Amrita Pritam, a novelist and poet, was a woman way ahead of her time who refused to be bound by stereotypes. So if she was unhappy in her marriage, she chose to walk out; if she fell in love, she chose to live in.
The world remembers her as someone who wrote over 100 books of poetry, fiction, biographies, a collection of Punjabi folk songs and an autobiography that were all translated into many Indian and foreign languages.
But more than a literary wonder, she was a woman who dared to defy societal norms, the ways of the world and form an identity of her own. She refused to be bound by stereotypes and traditions.
Amrita Pritam was born Amrit Kaur on 31 August 1919 in Mandi Bahauddin, Punjab, present-day Pakistan. Her mother was a teacher, while her father was a poet and a scholar. She lost her mother when she was only eleven years old, which changed her life in several ways. Plagued by loneliness and the need to take on adult responsibilities, she started writing when she was very young and published her first anthology of poems Amrit Lehren in 1936. She was only 16 at that time. In the same year, she married Pritam Singh, to whom she was engaged in early childhood. Pritam Singh was the son of a hosiery merchant of Lahore’s Anarkali bazaar. After marriage, Amrit Kaur became Amrita Pritam. The marriage led to two children, a son and a daughter.
Though she began her journey as a romantic poet, the country’s partition changed everything. She became part of the Progressive Writer’s Movement, a liberal literary movement in pre-partition India. This had a significant impact on her writing. In 1944 she came out with a poetry collection titled Lok Peed ( Anguish of the Public), where she wrote about the effects of World War II and the Bengal famine on the economy. She also started getting involved in social work and did a brief stint at the Lahore Radio Station. All this work made her aware of the sufferings and vulnerability of the masses, especially women and made her more rebellious.
Impact of Independence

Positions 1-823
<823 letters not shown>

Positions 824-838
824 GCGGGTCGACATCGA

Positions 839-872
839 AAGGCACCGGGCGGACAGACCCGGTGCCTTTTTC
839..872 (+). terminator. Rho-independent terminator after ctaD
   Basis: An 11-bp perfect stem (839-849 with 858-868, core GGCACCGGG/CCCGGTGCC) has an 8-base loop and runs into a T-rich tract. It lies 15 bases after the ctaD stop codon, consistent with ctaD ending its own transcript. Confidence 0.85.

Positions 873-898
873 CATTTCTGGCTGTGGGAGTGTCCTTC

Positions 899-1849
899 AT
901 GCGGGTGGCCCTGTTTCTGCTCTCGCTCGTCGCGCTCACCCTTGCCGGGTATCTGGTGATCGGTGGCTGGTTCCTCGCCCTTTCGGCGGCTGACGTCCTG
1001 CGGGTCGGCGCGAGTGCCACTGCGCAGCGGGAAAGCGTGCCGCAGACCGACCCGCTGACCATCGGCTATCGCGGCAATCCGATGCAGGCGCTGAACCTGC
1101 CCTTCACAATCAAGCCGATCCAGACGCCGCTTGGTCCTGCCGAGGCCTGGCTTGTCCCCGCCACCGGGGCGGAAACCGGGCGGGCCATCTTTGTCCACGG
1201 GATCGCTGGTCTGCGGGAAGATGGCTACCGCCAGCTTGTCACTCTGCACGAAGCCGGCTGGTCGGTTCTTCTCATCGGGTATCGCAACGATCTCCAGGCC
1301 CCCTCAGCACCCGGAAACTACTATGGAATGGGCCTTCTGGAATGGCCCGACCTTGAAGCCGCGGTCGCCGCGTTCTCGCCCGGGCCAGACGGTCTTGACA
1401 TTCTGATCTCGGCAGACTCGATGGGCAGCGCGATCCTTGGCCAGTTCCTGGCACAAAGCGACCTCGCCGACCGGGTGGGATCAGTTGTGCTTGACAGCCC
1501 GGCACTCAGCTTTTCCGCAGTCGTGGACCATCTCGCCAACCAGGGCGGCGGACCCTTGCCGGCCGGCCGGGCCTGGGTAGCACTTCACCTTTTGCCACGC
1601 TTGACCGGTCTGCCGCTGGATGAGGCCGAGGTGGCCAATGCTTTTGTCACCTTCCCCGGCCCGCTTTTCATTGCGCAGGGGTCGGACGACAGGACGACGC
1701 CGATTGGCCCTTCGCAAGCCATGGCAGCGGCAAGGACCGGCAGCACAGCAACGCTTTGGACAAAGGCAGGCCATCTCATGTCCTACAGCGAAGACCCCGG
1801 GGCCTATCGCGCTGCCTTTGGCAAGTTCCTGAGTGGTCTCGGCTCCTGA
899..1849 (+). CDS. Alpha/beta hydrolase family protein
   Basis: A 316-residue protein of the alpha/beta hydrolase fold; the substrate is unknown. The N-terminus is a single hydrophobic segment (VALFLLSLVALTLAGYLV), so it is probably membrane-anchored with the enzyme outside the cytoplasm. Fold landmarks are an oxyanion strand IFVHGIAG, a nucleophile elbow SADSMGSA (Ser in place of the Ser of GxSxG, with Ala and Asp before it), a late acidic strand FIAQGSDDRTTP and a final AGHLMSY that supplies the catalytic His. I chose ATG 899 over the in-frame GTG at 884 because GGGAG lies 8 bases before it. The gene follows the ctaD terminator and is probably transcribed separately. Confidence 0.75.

And then came the independence of the country but with a price. The country got partitioned and stricken by communal violence. Amrita, who was just 28 then, became a refugee and had to move from Lahore to Delhi. Her anguish at this happening which tore the country into two came out in the form of a poem Ajj Aakhaan Waris Shah Nu ( I ask Waris Shah today).
She also wrote a novel Pinjar based on the partition in 1950, which told the story of the partition riots and their repercussions, particularly on women. This novel was later made into a movie.
While the country was facing this major crisis, Amrita’s personal life was not faring any better. She was extremely unhappy in her marriage, but rather than continue, which most women would have done, she decided to end it and divorced her husband in 1960. Though it was her choice, the decision wasn’t easy. Again, this painful experience impacted her writings, and they now started getting a feminist touch.
After moving to Delhi, she started working with the Punjabi service of All India Radio and continued till 1961.
Life went on, and she got into a relationship with the poet Sahir Ludhianvi. However, this relationship also did not give her much happiness because Sahir never wanted to make any commitment. Once again, she took to expressing her feelings through her writings. This phase of her life is depicted in her autobiography Rasidi Ticket ( Revenue Stamp). Interestingly, her last meeting with Sahir was immortalized by her dear friend Fahmida Riaz in her work Amrita Ki Sahir Se Akhari Mulaaqaat (Amrita’s Last Meeting With Sahir)
And then she found the love of her life Imroz. He was someone who loved her as much as she loved him. Their first meeting is immortalized in a poem Shaam Ka Phool ( Evening Flower), written by Amrita. She spent almost 40 years of her life with him, which was probably the happiest time of her life.
Their life together is also the subject of the book Amrita Imroz: A Love Story.
Though much younger than her, Imroz gave Amrita everything that her earlier relationships had not been able to. He showered her with love, adoration and commitment, something every woman wants, and Amrita was no different. Their love was unconditional.
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Towards the end of her life, Amrita fell ill, and Imroz did everything he could to give her happiness, taking care of her with his heart and soul.
Their relationship was symbolic of love in its truest form. As he said, “We made no promises, no commitments. There were no questions, no answers. But love flourished without any formal expressions.”
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Amrita died in her sleep on 31 October 2005 at the age of 86, survived by Imroz, her children and grandchildren.
And then after her death, as if to finish something that she had started in terms of recording every moment of her life, Imroz published a book of poems Jashan Jari Hai ( The Celebrations Go On )
Amrita rose to be a great literary figure not only in Punjabi and English but in other languages as well. She became the first woman to win the Sahitya Akademi Award for her magnum opus Sunehre, a long poem. Later she also received the Bhartiya Jnanpith Award, one of India’s highest literary awards.
Amrita left a rich and everlasting legacy for those who loved and admired her. Even though she is no longer physically with us, she lives on through her work.
When the body perishes
but the threads of memory
are woven of enduring atoms
I will pick these particles
weave the threads
and I will meet you yet again
Main Tenu Phir Milangi (I Will Meet You Again)